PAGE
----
Photographs by James Fraher
That portion of the I-10 interstate highway that connects the southeast Texas cities of Houston and Beaumont to the southwest Louisiana cities of Lake Charles and Lafayette might well be proclaimed the zydeco corridor of the world. Extending almost equal distances on both sides of the Sabine River, this is a heavily traveled section of road familiar to practically every zydeco musician. While many of them play festivals nationwide and tour beyond the Gulf Coast whenever they can, this stretch of east-west thoroughfare demarcates their primary circuit. It is the main route to their regular gigs, families and friends—and getting from one to another often necessitates crossing that Texas-Louisiana state line. What is particularly exciting is that so many, though certainly not all, of the zydeco musicians who regularly traverse that corridor today are relatively young, not even middle-aged, a key point of contrast with the distinguished but now mostly elderly African-American blues community of the same region. Southeast Texas alone is home to hundreds of regularly performing zydeco players below 40 years of age; many are in their 20s and some are still in their teens or younger. It obviously bodes well for the future of this amazing music, but it did not happen by chance. The cross-cultural foundation was laid long ago, back when the black Creole music called la-la first came to the Lone Star state and transformed itself forever. This exhibition is the result of a close collaboration between two men who appreciate that music, the people who make it and those who dance to it. Here—and even more so in our book “Texas Zydeco” (University of Texas Press, 2006)—we offer evidence that the phrase “Texas zydeco” is not an oxymoron but a cultural fact. —Roger Wood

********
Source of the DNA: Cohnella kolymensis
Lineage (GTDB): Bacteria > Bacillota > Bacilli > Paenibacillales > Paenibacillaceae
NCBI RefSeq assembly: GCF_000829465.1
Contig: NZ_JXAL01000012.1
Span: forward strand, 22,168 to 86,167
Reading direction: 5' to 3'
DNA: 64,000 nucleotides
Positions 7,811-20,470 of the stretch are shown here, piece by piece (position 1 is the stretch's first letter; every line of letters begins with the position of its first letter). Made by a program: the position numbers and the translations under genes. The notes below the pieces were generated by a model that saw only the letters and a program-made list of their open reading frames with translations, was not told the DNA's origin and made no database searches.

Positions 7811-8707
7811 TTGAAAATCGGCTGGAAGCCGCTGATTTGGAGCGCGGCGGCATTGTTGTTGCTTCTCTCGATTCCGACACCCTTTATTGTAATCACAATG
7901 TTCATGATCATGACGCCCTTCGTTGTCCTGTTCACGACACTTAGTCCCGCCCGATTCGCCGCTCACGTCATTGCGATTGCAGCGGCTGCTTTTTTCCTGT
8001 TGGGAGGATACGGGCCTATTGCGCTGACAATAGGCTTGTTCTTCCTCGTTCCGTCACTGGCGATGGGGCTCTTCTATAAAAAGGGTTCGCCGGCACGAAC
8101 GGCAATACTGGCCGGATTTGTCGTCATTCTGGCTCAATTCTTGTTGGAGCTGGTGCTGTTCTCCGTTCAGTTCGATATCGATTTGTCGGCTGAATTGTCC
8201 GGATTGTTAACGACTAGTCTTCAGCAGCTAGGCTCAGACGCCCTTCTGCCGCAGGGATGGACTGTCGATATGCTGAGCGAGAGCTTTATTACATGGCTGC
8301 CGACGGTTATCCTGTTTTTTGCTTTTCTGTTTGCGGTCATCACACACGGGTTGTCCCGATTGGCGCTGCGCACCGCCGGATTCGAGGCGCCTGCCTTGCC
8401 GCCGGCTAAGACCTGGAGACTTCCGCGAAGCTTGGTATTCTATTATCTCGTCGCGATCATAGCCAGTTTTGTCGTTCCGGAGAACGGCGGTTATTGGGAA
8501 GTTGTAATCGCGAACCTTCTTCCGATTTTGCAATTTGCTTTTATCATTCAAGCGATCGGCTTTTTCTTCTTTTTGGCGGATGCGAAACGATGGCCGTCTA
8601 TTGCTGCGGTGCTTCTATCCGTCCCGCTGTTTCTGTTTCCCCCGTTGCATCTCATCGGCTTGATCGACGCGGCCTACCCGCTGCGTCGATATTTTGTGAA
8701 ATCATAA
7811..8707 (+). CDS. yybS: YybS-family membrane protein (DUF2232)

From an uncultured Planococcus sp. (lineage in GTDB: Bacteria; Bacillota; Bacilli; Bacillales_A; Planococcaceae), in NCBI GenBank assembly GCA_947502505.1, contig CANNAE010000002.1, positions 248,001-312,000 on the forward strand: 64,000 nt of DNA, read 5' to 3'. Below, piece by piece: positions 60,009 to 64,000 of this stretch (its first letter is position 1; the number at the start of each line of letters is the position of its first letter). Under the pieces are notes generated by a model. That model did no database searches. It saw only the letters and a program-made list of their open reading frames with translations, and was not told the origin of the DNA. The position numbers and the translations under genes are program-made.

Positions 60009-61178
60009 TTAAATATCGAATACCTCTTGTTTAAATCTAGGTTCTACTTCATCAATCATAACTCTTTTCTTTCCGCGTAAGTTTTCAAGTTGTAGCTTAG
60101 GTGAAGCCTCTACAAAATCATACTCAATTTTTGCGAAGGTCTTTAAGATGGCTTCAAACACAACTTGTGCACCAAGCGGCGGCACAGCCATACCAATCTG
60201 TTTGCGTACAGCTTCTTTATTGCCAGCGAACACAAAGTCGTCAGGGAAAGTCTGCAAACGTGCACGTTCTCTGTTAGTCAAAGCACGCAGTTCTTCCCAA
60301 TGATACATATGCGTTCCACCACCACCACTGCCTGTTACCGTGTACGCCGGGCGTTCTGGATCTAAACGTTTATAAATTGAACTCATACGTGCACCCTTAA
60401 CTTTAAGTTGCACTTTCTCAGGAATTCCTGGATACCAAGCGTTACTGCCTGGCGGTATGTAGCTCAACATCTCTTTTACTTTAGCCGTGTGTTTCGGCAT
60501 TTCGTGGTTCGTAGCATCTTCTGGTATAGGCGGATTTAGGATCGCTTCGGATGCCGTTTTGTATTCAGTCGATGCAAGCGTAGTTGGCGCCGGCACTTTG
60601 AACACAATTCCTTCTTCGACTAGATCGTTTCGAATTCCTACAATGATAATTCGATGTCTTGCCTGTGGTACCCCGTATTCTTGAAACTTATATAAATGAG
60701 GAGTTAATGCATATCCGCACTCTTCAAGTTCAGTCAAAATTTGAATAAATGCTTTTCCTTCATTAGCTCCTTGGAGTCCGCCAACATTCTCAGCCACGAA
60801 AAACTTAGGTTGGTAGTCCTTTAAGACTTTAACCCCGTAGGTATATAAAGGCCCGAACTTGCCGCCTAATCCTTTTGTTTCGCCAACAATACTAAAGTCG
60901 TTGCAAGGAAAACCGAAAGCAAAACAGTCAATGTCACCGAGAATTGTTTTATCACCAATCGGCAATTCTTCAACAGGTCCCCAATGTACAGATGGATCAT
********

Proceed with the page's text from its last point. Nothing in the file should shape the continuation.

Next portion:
Roger Wood is the author of “Texas Zydeco” and “Down in Houston: Bayou City Blues.” He has contributed essays on Texas music to numerous books and periodicals. Wood has taught literature and writing at Houston Community College-Central since 1981.
James Fraher has been a photographer for more that 30 years. He contributed the photographs for “Down in Houston” and is the author of “The Blues is a Feeling: Voices and Voices and Visions of African-American Blues Musicians.”
(smaller type) This exhibit has been made possible by contributions from the Cogburn Family Foundation, the Still Water Foundation, the city of Austin through the Cultural Arts Division and the Texas Commission on the Arts, and Texas Folklife’s board and members.
(The prints on display are available for purchase.)